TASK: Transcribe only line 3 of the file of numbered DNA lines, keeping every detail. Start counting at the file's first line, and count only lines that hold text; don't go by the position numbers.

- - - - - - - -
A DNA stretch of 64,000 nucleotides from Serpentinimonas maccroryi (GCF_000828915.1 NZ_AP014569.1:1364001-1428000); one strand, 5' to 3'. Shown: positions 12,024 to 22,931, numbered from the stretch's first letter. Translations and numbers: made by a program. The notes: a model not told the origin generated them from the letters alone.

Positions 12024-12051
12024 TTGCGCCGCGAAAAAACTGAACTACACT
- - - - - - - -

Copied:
12024 TTGCGCCGCGAAAAAACTGAACTACACT